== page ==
Monday, May 20, 2013
Ind. Decisions - Court of Appeals issues 2 today (and 5 NFP)
For publication opinions today (2):
In Roger Jay Piatek, M.D., and The Piatek Institute v. Shairon Beale, a 17-page opinion, Judge May writes:
Roger Jay Piatek, M.D., and the Piatek Institute (collectively “Piatek”) appeal a jury verdict in favor of Shairon Beale (“Beale”). They raise three issues, which we consolidate and restate as:In David F. Wood v. State of Indiana , an 8-page opinion, Judge May writes:
(1.) Whether the trial court should have granted Piatek’s motion for a mistrial; and (2.) Whether the trial court should have instructed the jury on contributory negligence and incurred risk. We affirm. * * *
The trial court’s admonition was sufficient to cure any prejudice from Beale’s reference to Dr. Piatek pleading the Fifth Amendment, and the trial court did not err in denying his Motion for Mistrial. The evidence presented at trial did not support instructions on Beale’s contributory negligence or incurred risk. We accordingly affirm.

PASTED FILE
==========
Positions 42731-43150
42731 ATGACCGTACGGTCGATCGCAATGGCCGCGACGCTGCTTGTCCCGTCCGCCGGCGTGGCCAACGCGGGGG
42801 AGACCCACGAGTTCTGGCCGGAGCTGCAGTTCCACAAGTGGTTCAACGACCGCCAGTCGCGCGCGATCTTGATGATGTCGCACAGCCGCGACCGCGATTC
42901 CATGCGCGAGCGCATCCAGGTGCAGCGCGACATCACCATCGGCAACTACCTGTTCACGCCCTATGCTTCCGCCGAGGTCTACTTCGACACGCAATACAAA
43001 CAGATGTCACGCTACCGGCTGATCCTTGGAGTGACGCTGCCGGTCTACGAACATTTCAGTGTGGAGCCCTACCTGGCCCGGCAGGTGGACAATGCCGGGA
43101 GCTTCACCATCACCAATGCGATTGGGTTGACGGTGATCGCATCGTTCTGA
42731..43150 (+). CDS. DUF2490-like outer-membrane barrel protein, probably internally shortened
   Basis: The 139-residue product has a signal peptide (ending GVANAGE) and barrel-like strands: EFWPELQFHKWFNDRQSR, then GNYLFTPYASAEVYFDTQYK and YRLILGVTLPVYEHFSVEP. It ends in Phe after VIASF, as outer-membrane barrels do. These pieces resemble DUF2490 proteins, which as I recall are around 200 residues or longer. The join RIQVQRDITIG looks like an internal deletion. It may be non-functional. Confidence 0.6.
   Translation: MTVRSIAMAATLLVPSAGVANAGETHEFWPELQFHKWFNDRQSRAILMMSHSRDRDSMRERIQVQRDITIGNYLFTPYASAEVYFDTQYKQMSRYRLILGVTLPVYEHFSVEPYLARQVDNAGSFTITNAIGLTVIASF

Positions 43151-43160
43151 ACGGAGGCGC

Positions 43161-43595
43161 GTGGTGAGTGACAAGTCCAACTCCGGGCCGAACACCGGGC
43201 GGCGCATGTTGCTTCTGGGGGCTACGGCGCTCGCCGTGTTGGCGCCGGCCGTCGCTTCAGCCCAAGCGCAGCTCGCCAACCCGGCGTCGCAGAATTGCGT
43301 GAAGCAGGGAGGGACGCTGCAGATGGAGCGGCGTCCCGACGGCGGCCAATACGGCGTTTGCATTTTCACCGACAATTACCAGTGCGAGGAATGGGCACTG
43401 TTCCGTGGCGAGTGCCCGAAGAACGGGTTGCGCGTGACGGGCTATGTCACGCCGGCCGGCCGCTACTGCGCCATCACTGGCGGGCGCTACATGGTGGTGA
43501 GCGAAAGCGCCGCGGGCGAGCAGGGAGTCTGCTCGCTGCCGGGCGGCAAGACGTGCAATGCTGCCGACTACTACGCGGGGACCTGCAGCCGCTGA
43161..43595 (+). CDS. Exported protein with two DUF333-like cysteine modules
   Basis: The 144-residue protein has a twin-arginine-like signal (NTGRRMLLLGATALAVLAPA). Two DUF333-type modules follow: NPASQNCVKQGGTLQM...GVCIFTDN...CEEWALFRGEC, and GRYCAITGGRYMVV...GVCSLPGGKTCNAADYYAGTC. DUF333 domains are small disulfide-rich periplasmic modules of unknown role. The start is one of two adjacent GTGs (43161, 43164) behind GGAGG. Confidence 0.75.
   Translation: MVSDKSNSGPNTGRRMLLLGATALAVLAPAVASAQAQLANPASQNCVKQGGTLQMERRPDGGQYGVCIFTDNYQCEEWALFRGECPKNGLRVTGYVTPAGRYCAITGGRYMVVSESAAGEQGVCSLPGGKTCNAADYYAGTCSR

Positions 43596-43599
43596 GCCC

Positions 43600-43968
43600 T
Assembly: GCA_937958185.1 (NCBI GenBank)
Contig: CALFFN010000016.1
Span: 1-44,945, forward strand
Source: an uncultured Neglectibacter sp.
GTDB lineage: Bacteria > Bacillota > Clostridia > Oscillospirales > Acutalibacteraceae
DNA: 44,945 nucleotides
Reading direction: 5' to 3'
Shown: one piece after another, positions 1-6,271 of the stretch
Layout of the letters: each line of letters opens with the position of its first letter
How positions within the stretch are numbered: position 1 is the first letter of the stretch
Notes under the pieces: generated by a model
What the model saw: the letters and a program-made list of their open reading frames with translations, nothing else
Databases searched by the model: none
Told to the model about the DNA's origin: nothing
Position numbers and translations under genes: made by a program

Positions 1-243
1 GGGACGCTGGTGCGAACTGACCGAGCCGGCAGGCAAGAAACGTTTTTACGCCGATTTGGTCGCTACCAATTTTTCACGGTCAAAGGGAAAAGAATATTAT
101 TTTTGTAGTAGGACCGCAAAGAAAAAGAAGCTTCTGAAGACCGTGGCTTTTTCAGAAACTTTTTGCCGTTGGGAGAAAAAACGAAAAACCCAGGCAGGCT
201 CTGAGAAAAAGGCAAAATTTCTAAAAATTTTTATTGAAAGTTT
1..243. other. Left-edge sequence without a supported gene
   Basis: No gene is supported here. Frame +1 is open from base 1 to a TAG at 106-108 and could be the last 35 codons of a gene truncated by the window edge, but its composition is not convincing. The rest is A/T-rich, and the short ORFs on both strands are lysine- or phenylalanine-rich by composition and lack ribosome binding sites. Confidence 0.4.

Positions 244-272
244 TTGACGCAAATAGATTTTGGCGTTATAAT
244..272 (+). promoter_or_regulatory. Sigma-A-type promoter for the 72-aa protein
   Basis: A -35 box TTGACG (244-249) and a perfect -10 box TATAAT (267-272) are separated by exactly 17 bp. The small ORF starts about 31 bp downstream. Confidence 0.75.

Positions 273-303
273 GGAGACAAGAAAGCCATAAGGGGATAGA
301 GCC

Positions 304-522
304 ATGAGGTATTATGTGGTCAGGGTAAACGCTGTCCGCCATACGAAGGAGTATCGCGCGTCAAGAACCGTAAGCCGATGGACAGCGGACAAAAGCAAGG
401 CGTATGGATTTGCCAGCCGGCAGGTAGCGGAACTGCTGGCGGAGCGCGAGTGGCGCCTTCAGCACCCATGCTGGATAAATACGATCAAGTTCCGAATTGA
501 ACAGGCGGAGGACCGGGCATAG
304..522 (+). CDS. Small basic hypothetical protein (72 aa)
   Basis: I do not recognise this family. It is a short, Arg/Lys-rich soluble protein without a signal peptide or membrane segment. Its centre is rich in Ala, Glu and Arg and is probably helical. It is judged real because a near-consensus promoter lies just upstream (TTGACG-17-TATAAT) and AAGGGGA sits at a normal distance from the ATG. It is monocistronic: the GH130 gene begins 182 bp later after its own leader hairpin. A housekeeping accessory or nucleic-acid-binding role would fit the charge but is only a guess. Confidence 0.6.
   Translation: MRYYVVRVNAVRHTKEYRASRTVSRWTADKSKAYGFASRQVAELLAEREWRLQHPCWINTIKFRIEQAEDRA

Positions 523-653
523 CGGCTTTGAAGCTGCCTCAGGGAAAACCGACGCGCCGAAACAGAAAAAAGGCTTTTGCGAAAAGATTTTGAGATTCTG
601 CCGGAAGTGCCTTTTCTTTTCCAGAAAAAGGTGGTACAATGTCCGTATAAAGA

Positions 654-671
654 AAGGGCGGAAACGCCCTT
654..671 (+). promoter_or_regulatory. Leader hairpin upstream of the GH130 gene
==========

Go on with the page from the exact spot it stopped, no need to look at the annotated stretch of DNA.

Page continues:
David F. Wood appeals his conviction of Class B felony unlawful possession of a firearm by a serious violent felon (SVF) and the sentence he received for five convictions of Class D felony possession of child pornography. Wood claims his firearm conviction violated his right to be free from double jeopardy and was barred by collateral estoppel. In addition, Wood asserts the five-year cumulative sentence he received for five counts of Class D felony possession of child pornography exceeded the cap provided by Ind. Code § 35-50-1-2 for consecutive sentences from a single episode of criminal conduct. * * *NFP civil opinions today (3):
We reverse Wood’s conviction of Class B felony possession of a firearm by a SVF as that conviction was entered after a jury had already acquitted Wood of possessing those same firearms. We also reverse Wood’s five-year cumulative sentence for the five counts of Class D felony possession of child pornography, because that sentence violates the cap imposed by Ind. Code § 35-50-1-2, and we remand for the trial court to enter a new sentence that does not exceed four years.
NFP criminal opinions today (2):
Posted by Marcia Oddi on May 20, 2013 10:36 AM
Posted to Ind. App.Ct. Decisions